(2) if he will list all those who have received payment from legal aid funds for their activity in respect of the Maxwell brothers' case; how much in total each of them has been paid to date; if he will list their hourly fee, where appropriate; if he will summarise the nature of the activity they have undertaken; and if he will estimate what their likely total bill will be at the conclusion of the court case.
Column 452defendants in R. v. Kevin Maxwell and Others is £4,028,008 inclusive of VAT. This amount includes final costs in the magistrates courts of--£829,377--as well as payments on account, as of 9 November 1994, in the Crown court of £3,198,631. All payments include VAT and disbursements, such as expert witness and accountancy fees, and other expenses necessarily incurred. I do not consider it would be appropriate while the case is continuing to give a further breakdown of those figures, nor do I consider it appropriate to speculate as to what the final costs might be.
Mr. Wilson: To ask the Secretary of State for Transport what advice he has received on whether train operating companies should have the status of public benefit bodies for the purposes of European legislation; and if he will make a statement.
Mr. Watts: Only those stations linked to the computer seat reservation system and equipped with APTIS machines have the capability of issuing a full range of through tickets. these stations are as follows:
Portsmouth and Southsea
Southampton Airport Parkway
(b) South West Stations
Portsmouth and Southsea
Southampton Airport (Parkway)
Mr. Keith Hill: To ask the Secretary of State for Transport when the Franchising Director will publish proposals for passenger service requirements for the franchise of the south central division of Network SouthEast; and what will be the consultation procedures.
Mr. Watts: It is currently the Franchising Director's intention to publish his proposals for the passenger service requirement for network south central this summer. He will be undertaking a formal consultation on his proposals with affected local authorities at both county and district level and also with the relevant rail users consultative committee in accordance with paragraph 9 of the objectives instructions and guidance issued to the Franchising Director by the Secretary of State for Transport on 22 March 1994.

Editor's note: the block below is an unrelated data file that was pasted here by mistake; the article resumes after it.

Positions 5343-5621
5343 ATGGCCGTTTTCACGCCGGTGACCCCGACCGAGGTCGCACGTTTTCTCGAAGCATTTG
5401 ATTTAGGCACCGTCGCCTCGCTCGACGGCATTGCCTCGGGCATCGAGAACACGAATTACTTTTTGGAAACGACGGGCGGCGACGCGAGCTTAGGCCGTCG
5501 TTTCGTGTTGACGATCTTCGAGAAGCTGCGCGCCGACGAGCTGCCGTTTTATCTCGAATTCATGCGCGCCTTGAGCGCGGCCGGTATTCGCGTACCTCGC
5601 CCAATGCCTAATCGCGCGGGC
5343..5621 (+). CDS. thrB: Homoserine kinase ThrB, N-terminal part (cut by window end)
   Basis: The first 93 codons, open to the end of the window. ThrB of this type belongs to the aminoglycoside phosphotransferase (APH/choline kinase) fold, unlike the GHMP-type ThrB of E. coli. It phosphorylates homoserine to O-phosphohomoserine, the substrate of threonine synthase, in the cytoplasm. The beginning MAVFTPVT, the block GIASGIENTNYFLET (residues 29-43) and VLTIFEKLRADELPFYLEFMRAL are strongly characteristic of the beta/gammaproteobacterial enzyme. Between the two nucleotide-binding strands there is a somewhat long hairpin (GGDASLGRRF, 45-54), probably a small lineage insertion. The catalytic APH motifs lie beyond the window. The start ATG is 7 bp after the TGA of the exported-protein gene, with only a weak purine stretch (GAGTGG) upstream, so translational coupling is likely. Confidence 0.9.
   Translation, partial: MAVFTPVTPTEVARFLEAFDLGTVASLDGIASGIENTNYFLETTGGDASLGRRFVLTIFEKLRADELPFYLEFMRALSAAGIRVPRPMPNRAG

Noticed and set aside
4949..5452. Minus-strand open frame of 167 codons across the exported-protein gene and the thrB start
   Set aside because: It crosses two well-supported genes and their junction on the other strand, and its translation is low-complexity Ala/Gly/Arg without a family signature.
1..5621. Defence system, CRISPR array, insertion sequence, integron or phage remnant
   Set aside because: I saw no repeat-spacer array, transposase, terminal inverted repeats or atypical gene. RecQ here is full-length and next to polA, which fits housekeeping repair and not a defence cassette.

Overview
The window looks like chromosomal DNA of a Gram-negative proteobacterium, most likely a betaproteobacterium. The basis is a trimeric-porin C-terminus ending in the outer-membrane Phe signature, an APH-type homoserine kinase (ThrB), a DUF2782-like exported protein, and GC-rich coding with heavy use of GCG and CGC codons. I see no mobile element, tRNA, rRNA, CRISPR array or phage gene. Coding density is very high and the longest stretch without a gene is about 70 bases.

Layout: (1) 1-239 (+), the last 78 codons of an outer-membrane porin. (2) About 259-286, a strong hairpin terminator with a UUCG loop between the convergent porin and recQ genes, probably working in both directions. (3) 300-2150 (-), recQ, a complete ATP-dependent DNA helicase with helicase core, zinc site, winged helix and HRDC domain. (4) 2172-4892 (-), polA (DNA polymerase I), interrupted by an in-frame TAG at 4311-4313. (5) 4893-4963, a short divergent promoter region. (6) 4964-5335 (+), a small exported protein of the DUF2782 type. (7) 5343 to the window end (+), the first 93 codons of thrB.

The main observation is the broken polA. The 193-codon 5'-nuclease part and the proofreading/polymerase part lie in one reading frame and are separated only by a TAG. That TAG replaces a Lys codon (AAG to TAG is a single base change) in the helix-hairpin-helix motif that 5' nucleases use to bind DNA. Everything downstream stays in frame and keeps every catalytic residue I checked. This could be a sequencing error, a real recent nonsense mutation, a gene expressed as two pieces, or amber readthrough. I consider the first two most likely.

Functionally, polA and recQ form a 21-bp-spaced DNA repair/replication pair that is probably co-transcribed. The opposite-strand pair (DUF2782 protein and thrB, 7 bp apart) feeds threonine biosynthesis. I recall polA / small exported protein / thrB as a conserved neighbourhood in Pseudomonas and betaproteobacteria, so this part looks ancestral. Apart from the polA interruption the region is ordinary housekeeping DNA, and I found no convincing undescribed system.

Mr. Spearing: To ask the Secretary of State for Transport if he will take steps to investigate the proportion of traffic congestion in London which could be reduced by (a) improved co-ordination of road works, and (b) better supervision of construction sites, (c) more effective traffic signal operation and maintenance, (d) faster reaction to breakdowns and (e) other measures.
Mr. Norris: In 1993, the Transport Research Laboratory investigated the causes of traffic hold-ups in London using the "congestion file" maintained by the Metropolitan police. I am sending the hon. Member a copy of its report, "The frequency and importance of incidents which cause congestion in urban areas", TRL contractor report 342.
Mr.Redmond: To ask the Secretary of State for Transport how many (a) heavy goods vehicles, (b) HGV trailers and (c) buses and coaches were licensed to operate on public roads in each year since 1991 92.
|Year |Number ---------------------------------------------------------------- Heavy goods vehicles |1994 |410,623 (over 3,500 kgs gross weight) |1993 |403,215 |1992 |407,150 |1991 |416,673 Trailer HGVs |1994 |6,623 (HGVs pulling a drawbar trailer where a trailer supplement is payable) |1993 |6,316 |1992 |6,188 |1991 |6,110 Buses and Coaches (more than 16 seats) |1994 |67,181 |1993 |65,349 |1992 |65,252 |1991 |63,783